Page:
Sunday, June 2, 2013

Behavioural Neuroscience and Hannibal: the TV Show

Subtitle: Why Is No One Giving Will Graham A Hug?

Most readers won’t know this - as most people in my life don’t, so it would be weird if you did - but I originally attended university in the hopes of pursuing a degree in behavioural neuroscience. This, of course, was just a fancy title to put on my application to med school, where I hoped to pursue a specialty in emergency medicine or psychiatry, but plans went terribly array so that’s neither here nor there.

What ended these plans was a bout of serious depression and my withdraw from my undergraduate program, my hopes of becoming a physician, and finally university altogether. I likely knew, even before I enrolled, that I was suffering from a mental illness - stemming from a sensitivity drawn out in my dna and prenatal environment, and set into motion by a childhood bathed in neglect, trauma, and periodic abuse at the hands of others, who were also, in their own right, traumatized and mentally ill. Why else would I have pursued a profession so tied up with my own experience? But this knowledge was never explicit and I avoided, as long as I could, any of its terrifying implications.

But this post wasn’t supposed to be about me. Hmm. Let’s get back to Hannibal and Will.

Hannibal, the character, is a spectacular psychopath - the sort of monster who fascinates and speaks to dark curiosity and sense of the macabre. We want to know why and how he does the (fictional) things he does. This dark wonder has led to four novels and six movies in which Hannibal is a central character. (Only five? What? Instinct WASN’T the story of Hannibal Lecter’s cunning evasion of police through posing as an anthropologist studying a remote band of highland gorillas and finally discovering, in them, the sense of community he never experienced was his fellow man? WHAT?!) And this year, those watching NBC’s Hannibal have discovered a new version of Empire Magazine’s Eighth Greatest Character of the last twenty years.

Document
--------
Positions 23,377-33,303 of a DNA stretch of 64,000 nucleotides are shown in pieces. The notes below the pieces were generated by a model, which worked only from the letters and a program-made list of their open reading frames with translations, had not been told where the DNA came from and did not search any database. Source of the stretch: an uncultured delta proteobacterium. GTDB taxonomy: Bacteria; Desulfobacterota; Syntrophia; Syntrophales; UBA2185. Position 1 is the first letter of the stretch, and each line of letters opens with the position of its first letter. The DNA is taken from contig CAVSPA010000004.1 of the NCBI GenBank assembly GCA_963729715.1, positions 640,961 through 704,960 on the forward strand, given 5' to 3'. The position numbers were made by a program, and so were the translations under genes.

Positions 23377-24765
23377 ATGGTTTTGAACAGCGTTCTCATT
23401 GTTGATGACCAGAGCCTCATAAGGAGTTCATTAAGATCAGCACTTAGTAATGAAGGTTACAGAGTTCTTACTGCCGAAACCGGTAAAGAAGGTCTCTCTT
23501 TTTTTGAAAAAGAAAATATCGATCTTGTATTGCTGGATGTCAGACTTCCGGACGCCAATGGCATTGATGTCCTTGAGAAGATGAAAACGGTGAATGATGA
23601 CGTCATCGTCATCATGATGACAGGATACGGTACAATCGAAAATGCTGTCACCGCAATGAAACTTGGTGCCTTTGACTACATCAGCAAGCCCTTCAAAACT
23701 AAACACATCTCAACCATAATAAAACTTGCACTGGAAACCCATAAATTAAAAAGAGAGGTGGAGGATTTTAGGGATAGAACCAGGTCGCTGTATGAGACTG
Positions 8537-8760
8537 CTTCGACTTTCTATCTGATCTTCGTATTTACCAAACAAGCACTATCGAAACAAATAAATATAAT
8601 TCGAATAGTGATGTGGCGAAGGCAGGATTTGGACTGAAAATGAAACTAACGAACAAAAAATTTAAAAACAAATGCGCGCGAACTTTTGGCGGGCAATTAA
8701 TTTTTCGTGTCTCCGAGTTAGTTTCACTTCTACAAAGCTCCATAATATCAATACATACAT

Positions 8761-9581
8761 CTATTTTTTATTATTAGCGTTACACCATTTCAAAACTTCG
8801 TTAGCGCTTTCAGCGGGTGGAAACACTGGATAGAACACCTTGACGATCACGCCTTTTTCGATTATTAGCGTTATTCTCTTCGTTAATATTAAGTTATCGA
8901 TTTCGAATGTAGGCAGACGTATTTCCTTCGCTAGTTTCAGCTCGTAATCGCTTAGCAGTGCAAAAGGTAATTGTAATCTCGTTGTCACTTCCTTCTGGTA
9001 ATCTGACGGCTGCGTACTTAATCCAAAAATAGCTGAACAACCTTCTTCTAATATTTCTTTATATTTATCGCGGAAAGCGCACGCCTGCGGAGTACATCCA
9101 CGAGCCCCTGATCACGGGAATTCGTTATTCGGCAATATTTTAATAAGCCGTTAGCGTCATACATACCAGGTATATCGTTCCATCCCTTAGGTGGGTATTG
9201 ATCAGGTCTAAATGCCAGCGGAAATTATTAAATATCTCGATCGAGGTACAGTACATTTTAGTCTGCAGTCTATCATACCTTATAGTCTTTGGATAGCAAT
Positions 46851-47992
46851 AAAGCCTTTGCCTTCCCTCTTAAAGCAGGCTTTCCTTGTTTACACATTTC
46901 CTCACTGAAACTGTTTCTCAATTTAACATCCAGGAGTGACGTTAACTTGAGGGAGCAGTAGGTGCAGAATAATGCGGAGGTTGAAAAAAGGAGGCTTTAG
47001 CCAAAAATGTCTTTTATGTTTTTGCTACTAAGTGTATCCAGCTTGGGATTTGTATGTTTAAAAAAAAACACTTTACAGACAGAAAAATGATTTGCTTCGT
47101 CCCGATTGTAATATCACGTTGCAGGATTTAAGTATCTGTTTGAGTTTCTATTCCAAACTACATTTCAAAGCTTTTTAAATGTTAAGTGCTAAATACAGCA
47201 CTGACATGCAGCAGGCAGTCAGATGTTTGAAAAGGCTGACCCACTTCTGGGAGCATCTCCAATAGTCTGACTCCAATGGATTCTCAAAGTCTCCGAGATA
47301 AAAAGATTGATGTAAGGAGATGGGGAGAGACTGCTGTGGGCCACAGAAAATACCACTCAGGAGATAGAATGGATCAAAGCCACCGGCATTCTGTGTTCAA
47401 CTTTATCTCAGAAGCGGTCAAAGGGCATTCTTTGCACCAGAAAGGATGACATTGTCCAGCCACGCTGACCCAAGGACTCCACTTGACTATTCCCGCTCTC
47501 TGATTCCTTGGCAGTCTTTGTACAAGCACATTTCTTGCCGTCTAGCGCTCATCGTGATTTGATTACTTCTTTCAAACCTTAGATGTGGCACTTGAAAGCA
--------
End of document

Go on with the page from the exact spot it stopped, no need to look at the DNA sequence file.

Hannibal the Psychiatrist’s intense sense of enigmatic evil is matched only in the sheer adorability of central character and muffin Will Graham - the instructor turned special investigator for the FBI who is described as having an empathy disorder akin to “the opposite of autism.” He is easily drawn into the world of others, seeing into their experience with an uncanny intuitive clarity which leaves him, after, feeling shell shocked and terrified. Will sees through the eyes of brutal killers - feeling as though he himself may have committed their crimes - and uses this skill to help stop them from killing again.

So why bring up my history at all, you ask? Why describe myself in a paragraph next to what could be seen as praise for the most notorious fictional serial killer of all time? That seems like a weird and potentially incriminating thing to do.

I bring up me only because my history, education, subsequent work* in mental health, and unending curiosity regarding neuropsychiatry has made watching Hannibal a special kind of torture.

*I work with adults with psychiatric disabilities as a community mental health worker for an innercity non-profit - many of my clients struggle with homelessness and addiction. But I don’t work here because I’m trying to pray on society’s most vulnerable a la Hannibal. Because I’m not. Oh god I’m just making it worse aren’t I.